By Scott Burris, JD

There is a lot of interest in civil commitment these days, as a possible tool to fight two big health problems. As we continue to watch the rates of opioid-related deaths climb, and in the wake of an unfunded emergency declaration by President Trump, some policymakers are looking to involuntarily commit overdose survivors for drug treatment. On the gun violence side, experts like Jeffrey Swanson have argued for applying gun-access restrictions that now cover people subject to long-term civil commitment to those subjected to short-term civil commitment.

With those kinds of ideas in the air, it is important to recognize how little modern data we have on commitment and its effects. In a recent article in the Washington Post discussing commitment for opioid treatment, Michael Stein and Paul Christopher emphasize how little we know. I entirely agree on the need for more research, and offer a couple of things to help.

The first is the Policy Surveillance Program’s LawAtlas dataset that maps civil commitment laws across all 50 states and the District of Columbia. If we’re going to examine these laws and their impact, this is the place to start. We also put out the call to anyone interested in studying this to work with us not only to update this data through 2017, but also to make sure we’re mining these laws and their characteristics for the right information in these circumstances — Are we asking the right questions? Read More

Housing Equity Week in Review

Here’s the latest news from housing law and equity, for the week of November 6-10, 2017:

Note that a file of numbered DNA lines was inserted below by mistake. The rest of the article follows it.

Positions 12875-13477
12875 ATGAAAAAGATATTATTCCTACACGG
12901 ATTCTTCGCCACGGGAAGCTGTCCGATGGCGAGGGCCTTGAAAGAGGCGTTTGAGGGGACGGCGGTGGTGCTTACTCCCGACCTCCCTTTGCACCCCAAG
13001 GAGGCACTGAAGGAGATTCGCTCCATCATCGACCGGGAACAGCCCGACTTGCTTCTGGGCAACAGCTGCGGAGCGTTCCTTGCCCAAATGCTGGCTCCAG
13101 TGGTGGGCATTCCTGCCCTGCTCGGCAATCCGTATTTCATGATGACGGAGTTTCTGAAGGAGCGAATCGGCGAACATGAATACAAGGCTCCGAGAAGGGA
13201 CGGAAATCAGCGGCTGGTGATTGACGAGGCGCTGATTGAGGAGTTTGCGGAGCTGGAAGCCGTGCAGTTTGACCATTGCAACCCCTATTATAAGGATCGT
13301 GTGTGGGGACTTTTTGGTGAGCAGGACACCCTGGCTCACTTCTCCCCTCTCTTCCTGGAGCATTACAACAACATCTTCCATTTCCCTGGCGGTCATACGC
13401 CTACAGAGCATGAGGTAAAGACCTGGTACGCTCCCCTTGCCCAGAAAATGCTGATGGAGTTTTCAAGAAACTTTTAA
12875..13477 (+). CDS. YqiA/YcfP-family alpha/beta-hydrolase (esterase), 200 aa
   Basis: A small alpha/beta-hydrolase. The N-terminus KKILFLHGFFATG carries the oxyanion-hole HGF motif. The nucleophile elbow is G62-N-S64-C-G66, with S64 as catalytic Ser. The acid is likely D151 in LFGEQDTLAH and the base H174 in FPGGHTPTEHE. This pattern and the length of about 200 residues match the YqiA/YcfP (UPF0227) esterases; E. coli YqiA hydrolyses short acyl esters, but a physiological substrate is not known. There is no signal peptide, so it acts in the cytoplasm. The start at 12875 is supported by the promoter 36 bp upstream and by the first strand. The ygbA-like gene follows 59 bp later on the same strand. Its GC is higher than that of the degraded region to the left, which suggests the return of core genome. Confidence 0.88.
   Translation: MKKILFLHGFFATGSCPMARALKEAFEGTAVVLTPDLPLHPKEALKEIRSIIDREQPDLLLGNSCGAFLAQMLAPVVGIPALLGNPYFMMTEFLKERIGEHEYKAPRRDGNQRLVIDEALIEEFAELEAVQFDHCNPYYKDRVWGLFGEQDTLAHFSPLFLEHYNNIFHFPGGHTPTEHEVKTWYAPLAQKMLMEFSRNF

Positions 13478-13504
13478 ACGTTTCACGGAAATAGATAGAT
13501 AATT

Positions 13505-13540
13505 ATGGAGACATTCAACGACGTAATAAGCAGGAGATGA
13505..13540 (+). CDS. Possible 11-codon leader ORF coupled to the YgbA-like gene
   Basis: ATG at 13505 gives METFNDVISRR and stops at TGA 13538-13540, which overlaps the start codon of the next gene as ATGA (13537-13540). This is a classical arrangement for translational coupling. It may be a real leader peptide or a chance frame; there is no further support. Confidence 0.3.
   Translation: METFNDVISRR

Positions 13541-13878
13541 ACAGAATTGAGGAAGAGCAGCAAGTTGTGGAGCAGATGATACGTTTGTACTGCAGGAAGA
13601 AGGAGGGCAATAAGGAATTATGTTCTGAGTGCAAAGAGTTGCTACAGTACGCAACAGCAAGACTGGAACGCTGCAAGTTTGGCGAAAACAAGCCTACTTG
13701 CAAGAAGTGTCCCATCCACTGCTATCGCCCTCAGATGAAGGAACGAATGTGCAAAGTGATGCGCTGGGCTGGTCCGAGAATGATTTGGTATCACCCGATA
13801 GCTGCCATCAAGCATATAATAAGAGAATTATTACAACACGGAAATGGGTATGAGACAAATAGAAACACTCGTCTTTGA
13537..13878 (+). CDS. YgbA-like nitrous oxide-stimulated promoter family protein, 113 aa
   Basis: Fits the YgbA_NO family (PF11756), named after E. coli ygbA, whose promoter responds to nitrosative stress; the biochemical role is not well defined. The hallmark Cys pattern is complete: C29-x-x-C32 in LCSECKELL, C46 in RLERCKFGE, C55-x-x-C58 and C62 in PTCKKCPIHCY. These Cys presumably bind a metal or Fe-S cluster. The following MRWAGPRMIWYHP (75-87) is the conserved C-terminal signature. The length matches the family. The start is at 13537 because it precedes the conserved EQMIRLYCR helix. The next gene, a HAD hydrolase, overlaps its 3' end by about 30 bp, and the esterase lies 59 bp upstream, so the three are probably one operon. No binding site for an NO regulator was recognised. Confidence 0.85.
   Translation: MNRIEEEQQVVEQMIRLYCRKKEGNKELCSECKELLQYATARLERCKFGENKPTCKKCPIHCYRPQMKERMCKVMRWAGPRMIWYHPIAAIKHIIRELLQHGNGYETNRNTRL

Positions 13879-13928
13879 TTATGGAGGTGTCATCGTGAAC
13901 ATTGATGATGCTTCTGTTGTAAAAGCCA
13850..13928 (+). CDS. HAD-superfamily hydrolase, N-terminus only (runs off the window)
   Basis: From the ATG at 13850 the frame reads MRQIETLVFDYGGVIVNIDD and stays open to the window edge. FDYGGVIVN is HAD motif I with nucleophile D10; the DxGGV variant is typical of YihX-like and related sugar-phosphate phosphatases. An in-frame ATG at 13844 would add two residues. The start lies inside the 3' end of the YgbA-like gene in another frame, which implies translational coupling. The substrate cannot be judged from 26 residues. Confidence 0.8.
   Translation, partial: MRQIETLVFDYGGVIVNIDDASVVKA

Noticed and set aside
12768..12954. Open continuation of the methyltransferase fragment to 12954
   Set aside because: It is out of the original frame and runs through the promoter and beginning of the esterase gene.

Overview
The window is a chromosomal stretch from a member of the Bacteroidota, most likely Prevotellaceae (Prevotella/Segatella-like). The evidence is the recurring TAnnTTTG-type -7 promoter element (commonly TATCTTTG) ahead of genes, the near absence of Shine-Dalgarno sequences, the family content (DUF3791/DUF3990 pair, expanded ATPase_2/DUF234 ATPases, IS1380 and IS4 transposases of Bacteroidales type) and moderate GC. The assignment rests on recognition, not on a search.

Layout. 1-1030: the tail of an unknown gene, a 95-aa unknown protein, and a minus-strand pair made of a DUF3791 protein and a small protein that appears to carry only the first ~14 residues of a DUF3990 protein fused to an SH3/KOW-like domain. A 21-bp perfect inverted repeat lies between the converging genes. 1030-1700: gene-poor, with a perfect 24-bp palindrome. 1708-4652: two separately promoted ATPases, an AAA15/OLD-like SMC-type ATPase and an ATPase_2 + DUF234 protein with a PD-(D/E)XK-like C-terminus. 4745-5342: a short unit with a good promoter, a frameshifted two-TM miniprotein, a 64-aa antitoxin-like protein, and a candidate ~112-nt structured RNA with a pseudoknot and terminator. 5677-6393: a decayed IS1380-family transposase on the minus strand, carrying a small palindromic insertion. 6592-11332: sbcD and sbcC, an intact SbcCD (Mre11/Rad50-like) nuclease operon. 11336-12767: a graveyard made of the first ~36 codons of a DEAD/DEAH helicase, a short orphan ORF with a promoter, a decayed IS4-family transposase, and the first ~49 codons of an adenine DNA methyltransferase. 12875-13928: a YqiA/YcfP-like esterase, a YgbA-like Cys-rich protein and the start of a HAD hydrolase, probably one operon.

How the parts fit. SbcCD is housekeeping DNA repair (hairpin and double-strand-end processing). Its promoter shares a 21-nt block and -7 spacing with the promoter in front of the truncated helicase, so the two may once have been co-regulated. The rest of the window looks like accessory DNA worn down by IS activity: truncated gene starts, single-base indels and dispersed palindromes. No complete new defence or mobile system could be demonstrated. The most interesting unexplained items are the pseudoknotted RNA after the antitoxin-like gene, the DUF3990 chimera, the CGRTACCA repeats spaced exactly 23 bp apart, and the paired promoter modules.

• The Public Health Institute released a study that calculates the number of children with lead poisoning in the United States.
  • A new law in Seattle will prevent landlords from screening tenants based on their criminal history, via The Regulatory Review.
  • “It’s time to stop ignoring our crumbling housing code enforcement” — coverage of APHA2017 sessions on housing code enforcement, featuring CPHLR Director Scott Burris and the Five Essential Public Health Law Services Framework developed in collaboration with ChangeLab Solutions and the Network for Public Health Law, via Public Health Newswire.
  • San Jose has a new plan to get downtown landlords to clean up their vacant storefronts using a pilot program that would create a registry of vacant buildings and fine property owners who are neglecting their properties, via NextCity.
  • Civil rights groups are fighting the suspension of a HUD rule they say helps low-income families move to better neighborhoods, via CityLab.
  • Texans voted to loosen some of the tightest home lending restrictions in the country. via Governing.

Housing Equity Week in Review

An update from the world of housing law and equity, for the week of October 30-November 3, 2017

  • New viewpoint article in the Journal of the American Medical Association, from Megan Sandel, MD, MPH and Matthew Desmond, PhD, says investing in housing for health improves mission and margin.
  • An analysis from the Seattle Times asks, “Will allowing more housing types in some single-family zones make Seattle’s whitest neighborhoods more racially diverse?”
  • As sea levels rise, wealthy people can more easily afford to move to high ground, making gentrification worse, via Yale Climate Connections.
  • A new study finds a correlation between the number of patents a city produces and economic segregation within its limits, via the Atlantic.
  • Benjamin Somogyi argues in the Regulatory Review, to solve the next foreclosure crisis, look to Sacramento
  • New York, Philadelphia and Washington, D.C., have approved funding to provide legal defense to low-income tenants at risk of eviction. A look at how free legal help could prevent evictions, via Huffington Post.